21st Century Fox, News Corp Stock Up 1 Week In
The stocks of Rupert Murdoch's now-separated 21st Century Fox and new News Corp each gained ground in their first week of post-split trading, though neither made a major move.
Entertainment company 21st Century Fox saw its stock rise 4.8 percent in its first week to close Friday at $30.38. Meanwhile, shares of the News Corp publishing company gained 2.7 percent to $15.66.
The split of Murdoch's media empire was completed late last Friday. In so-called when-issued trading ahead of the separation, the Fox stock had closed last week at $28.99. On the same basis, the new News Corp had finished last week at $15.25. The lack of major price swings this week may be a sign that investors are comfortable with the current valuations.
But Wall Street still sees more gains ahead for the entertainment business, with many having stock price targets on it that suggest well more than 10 percent upside in the next 12 months.
"The stock has traded up most of the week, no surprise, and we think it will likely continue that way," said Credit Suisse analyst Michael Senno. "We like the stock. It has great growth potential. The story will continue to play out, and we continue to expect it to rise."
One key upcoming event that Senno sees as a potential driver for the stock is an investor day in August. "We expect clearer guidance for the fiscal year," he said. Commentary on possible shareholder-return plans and color on investments in such things as the Fox Sports 1 sports network, which will negatively affect profit growth near-term, are expected at the event.
Morgan Stanley analyst Benjamin Swinburne earlier this week initiated coverage on 21st Century Fox with an "overweight" rating, similar to other analysts who have been calling the stock a "buy." He put a $34 price target on shares.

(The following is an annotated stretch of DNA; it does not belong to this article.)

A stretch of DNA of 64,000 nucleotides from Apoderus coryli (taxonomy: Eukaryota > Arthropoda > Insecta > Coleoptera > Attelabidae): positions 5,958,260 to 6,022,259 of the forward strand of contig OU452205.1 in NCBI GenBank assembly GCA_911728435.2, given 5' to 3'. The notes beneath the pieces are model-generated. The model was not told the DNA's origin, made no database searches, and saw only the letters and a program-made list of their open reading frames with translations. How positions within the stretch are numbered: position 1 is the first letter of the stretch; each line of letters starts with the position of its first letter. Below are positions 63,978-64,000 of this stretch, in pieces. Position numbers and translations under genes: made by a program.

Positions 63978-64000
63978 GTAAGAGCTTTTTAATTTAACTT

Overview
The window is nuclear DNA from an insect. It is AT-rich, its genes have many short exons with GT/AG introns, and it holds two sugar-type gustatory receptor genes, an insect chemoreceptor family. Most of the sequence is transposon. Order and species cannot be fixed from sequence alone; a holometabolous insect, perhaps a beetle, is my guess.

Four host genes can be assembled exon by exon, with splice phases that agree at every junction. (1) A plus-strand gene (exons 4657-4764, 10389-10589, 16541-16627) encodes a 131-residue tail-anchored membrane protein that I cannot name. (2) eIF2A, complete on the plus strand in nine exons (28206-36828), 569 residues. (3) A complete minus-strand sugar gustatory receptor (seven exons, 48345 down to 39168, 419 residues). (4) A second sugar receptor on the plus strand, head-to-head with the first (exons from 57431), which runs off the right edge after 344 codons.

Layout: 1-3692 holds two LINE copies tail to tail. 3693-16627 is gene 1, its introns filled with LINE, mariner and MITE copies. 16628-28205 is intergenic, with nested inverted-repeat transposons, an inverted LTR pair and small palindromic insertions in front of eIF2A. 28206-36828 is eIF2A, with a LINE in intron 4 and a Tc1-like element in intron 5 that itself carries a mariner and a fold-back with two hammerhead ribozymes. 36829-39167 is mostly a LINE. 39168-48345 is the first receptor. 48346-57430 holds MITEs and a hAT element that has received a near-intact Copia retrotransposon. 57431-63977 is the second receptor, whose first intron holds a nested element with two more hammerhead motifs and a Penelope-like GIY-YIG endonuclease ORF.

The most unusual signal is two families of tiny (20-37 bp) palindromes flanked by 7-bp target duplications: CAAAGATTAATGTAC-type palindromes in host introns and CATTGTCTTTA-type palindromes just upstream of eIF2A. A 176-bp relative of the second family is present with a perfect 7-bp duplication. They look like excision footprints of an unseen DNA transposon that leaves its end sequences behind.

"21st Century Fox replaces News Corp. on the Morgan Stanley Best Ideas List" of favorite stocks, he wrote in a report. “Recurring TV subscription revenues from Fox's global content portfolio should drive industry-leading [operating cash flow] growth."
Calling the split a "transformative event," Swinburne added: "After 60 years of building a global media portfolio that began with an Australian newspaper, the separation of 21st Century Fox from News Corporation represents an important milestone. The separation in effect creates in Fox a focused TV and film company of global scale."
Both companies should benefit from "increased management focus on their respective businesses, while also allowing each to optimize and employ an appropriate capital structure," he said.
Evercore Partners analyst Alan Gould also initiated coverage on the stock with an "overweight" rating and a $34 price target. "Fox is the quickest growing of the entertainment conglomerates with an estimated 21 percent earnings per share growth rate," he highlighted.
And Senno launched his coverage of the entertainment stock with the same $34 target price and an "outperform" rating, citing "our estimates for peer-leading [operating cash flow] growth driven by U.S. and international cable networks" and "retrans revenue with upside potential at film and [satellite TV businesses]."
Meanwhile, Wells Fargo analyst Marci Ryvicker mid-week launched her coverage of the new News Corp with the same bullish "outperform" rating and a $18 to $20 stock price range.
"After our extensive valuation analysis, we think there’s compelling long-term value in what we believe is a mispriced stock," she wrote. "Our sense is that investors aren’t giving full credit to News Corp’s substantial hidden value (Australia's digital real estate assets and Foxtel)."
She added: "We think a conservative management team has set low expectations for the newspaper business, which could provide attractive upside potential should newspaper margins start to expand post cost cuts and a common publishing system."